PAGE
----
It appears that the "magic mirror" idea was the key to break the silent spell on Tommy. He regains his senses and he becomes somewhat of a local messiah for the youth. So, can Tommy reach the four corners of the earth and become the new Messiah? Will Uncle Ernie go to jail for his illicit behavior? Can Tommy's real father come back from the dead a second time? Find out when you watch the entire musical, Tommy.
I tend to divide this rock opera into two segments, the good half and the boring half. I feel that the music, the lyrics and the story are inspired by a different animal for the first part of the film than it was for the second half. The first seven songs are flawless and they include Prologue 1945, Captain Walker, It's a Boy, Bernie's Holiday Camp, 1951/What About the Boy?, Amazing Journey and Christmas. The first three songs are connected by brilliant segues; working as a sort of a stand-in Overture for the one removed that was present on the 1969 album. My two favorite songs here are 1951 / What about the Boy? and Amazing Journey, followed closely by Christmas. In my opinion the music and story peaked too soon, and the remainder can only go downhill from there.
If I happen to catch this on satellite television, as soon as I see Roger Daltry's face, I know it's time I turn off the film. Although this is not to say that the remainder is garbage. The whole Pinball Wizard scene is entertaining. Elton John outshines The Who's original with his band's version of the song and also the segue of the song Champagne performed by Ann-Margaret (Bye Bye Birdie, The Flintstones) and Roger Daltry is especially effective.
Speaking of Daltry, while most of us recognize him as the lead singer of The Who, he has been in a handful of films and television appearances. Daltry's performance in Tommy was very convincing as a handicapped person. In the middle section of the movie when he still couldn't talk (or sing for that matter), his blank stare and his helpless character forced the viewer to empathize for him as he was physically abused by both his cousin Kevin, and his wicked Uncle Ernie.
Ann-Margaret seems like an odd choice for a rock opera, but it turns out that she, more than anyone really makes this film work. And even though she sings in a Liza Minelli vaudeville sort of way, it actually works within these Who songs surprisingly. Oliver Reed (Burnt Offerings, Gladiator) who plays "Uncle" Frank is obviously hardly the singer, but perhaps director Ken Russell was looking for a man who was very English and with a mighty presence - and if so then Reed easily fills that need.
Tommy employs some of the big stars of the day back then to star in some of the smaller roles. Tina Turner is the Acid Queen, Eric Clapton is the preacher and of course Elton John is the pinball wizard. Tina and Eric were boring and their numbers seemed to drag on forever. Elton, at least had a great song to work with and was visually interesting. There's even a song with Jack Nicholson with the actor singing and making goo goo eyes at Ann-Margaret.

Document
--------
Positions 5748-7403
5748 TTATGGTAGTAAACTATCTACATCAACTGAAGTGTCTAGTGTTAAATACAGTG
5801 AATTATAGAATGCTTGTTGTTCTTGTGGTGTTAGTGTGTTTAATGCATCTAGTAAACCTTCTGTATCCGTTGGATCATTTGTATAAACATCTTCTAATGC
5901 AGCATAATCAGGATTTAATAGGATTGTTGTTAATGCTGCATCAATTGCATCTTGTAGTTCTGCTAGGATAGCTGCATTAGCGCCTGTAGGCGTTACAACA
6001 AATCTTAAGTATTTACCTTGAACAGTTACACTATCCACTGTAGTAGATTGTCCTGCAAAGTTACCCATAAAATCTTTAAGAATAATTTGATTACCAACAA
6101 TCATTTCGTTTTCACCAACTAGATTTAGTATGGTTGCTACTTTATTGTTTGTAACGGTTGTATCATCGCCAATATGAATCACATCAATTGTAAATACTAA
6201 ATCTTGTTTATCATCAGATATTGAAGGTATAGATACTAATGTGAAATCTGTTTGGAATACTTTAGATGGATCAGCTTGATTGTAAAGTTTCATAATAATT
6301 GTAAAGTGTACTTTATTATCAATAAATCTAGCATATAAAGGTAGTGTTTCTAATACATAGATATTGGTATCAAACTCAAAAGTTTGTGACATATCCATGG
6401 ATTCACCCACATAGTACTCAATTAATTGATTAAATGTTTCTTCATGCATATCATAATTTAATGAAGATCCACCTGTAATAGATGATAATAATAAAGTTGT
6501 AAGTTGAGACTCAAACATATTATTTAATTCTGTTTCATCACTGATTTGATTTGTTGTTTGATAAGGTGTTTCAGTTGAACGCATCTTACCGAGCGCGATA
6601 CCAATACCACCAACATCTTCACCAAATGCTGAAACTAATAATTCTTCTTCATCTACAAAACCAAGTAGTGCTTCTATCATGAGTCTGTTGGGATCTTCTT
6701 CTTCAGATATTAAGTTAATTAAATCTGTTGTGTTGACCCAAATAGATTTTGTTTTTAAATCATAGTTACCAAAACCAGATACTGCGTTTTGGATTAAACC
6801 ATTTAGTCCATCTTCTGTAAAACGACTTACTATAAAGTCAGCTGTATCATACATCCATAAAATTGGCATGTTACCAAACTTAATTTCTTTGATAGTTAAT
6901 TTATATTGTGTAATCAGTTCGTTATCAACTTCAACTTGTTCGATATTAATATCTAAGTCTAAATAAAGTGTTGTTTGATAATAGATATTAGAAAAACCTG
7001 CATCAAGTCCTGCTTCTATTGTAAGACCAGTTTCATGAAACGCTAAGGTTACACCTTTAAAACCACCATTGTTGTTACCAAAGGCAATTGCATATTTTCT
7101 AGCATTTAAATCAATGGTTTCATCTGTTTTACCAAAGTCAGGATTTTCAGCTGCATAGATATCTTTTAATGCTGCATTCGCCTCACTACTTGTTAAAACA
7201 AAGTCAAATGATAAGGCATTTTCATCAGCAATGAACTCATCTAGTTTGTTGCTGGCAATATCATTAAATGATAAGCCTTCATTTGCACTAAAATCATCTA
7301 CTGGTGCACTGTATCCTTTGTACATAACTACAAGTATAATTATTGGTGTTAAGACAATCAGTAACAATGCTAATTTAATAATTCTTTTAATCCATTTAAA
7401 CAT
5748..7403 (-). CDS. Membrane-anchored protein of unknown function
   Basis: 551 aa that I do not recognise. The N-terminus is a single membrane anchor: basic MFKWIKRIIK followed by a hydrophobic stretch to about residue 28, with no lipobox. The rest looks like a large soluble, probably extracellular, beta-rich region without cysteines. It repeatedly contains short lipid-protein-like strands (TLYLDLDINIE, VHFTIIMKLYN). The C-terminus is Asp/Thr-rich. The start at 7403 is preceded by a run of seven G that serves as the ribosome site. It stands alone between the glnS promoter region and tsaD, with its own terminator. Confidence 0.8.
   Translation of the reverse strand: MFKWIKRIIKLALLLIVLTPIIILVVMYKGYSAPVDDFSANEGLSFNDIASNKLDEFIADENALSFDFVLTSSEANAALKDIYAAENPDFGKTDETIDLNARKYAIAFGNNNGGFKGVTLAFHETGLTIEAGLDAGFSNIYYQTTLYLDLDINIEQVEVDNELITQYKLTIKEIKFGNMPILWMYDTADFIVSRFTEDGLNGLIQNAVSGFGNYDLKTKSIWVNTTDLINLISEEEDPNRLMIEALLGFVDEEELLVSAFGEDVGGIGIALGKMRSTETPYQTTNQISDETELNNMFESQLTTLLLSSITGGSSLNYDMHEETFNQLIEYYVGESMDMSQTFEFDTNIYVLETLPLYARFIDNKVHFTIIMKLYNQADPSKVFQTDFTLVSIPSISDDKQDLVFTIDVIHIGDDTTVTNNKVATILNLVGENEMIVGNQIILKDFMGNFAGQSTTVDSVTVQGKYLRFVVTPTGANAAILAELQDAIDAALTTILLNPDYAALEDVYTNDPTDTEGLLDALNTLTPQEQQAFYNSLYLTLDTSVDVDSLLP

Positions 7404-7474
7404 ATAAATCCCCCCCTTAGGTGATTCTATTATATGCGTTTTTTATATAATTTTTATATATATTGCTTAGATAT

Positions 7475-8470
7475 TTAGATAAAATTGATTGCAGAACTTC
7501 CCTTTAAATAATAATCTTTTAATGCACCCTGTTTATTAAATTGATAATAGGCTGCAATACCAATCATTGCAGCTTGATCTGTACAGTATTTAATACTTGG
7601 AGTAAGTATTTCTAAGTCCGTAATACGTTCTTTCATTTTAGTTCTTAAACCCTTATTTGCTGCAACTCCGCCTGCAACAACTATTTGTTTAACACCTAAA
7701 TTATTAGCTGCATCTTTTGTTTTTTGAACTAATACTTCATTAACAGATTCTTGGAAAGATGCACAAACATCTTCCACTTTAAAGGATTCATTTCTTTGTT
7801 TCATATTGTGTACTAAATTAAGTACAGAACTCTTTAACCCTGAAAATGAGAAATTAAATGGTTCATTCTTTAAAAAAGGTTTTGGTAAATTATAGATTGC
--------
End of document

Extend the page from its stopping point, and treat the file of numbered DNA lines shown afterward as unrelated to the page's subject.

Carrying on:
So while I believe that the first section of the movie is superior, I'm sure others will disagree. Aside from the fact that the songs aren't as good as the film drags on, there are also no big payoffs for our time's investment. If I put in the time to witness a story of how a boy had emotionally chosen to cut himself off from the rest of the world, I would need to feel the joy of when Tommy gets his sight and hearing back. Yet there is no joy, it's almost anti-climatic when Tommy starts to sing. For me, it's only a sad reminder that the movie has still some ways to go before it's over.
I recommend this movie to those of you who love musicals, and silliness. The music should be able to entertain you; it's cool to see some classic rock performers trying to make the best of what is given to them. Give it a try, if you like it, then great. If you don't enjoy yourself, don't say I didn't warn you. The whole movie balances out to being slightly above average, so it's more likely you'll like it a lot.
Directed by: Ken Russell (Altered States)
Written by: Ken Russell, Pete Townsend
Starring: Roger Daltry, Ann-Margaret, Oliver Reed, Paul Nicholas, Keith Moon, Elton John, Tina Turner, Eric Clapton
Length: 111 minutes
I have owned both the DVD and earlier VHS versions of Tommy, and the Bluray version is well worth the new investment. Audio and video are top-notch. The fact that Ann-Margaret and Oliver Reed don't have the best signing voices, is more than compensated for by Roger Daltrey's numbers. And then there are the Tina Turner and Elton John numbers, which are worth the purchase all by themselves. So let's recap: opera, rock n'roll, Roger Daltrey, Tina Turner, and Elton John. If none of these are not deal-killers for you, get this Bluray.
Most recent customer reviews
PS. CAN I BORROW 30-40 MILLION SONGS FOR $5-10 MONTHLY...
What other items do customers buy after viewing this item?
Look for similar items by category
- Movies & TV > Cult Movies
- Movies & TV > Genre for Featured Categories > Drama
- Movies & TV > Genre for Featured Categories > Musicals
- Movies & TV > Movies
- Movies & TV > Music Artists > Clapton, Eric
- Movies & TV > Music Artists > John, Elton
- Movies & TV > Music Artists > The Who
- Movies & TV > Music Artists > Turner, Tina
- Movies & TV > Musicals & Performing Arts > Musicals
- Movies & TV > Studio Specials > Sony Pictures Home Entertainment > All Sony Pictures Titles
- Movies & TV > Studio Specials > Sony Pictures Home Entertainment > All Sony Pictures Titles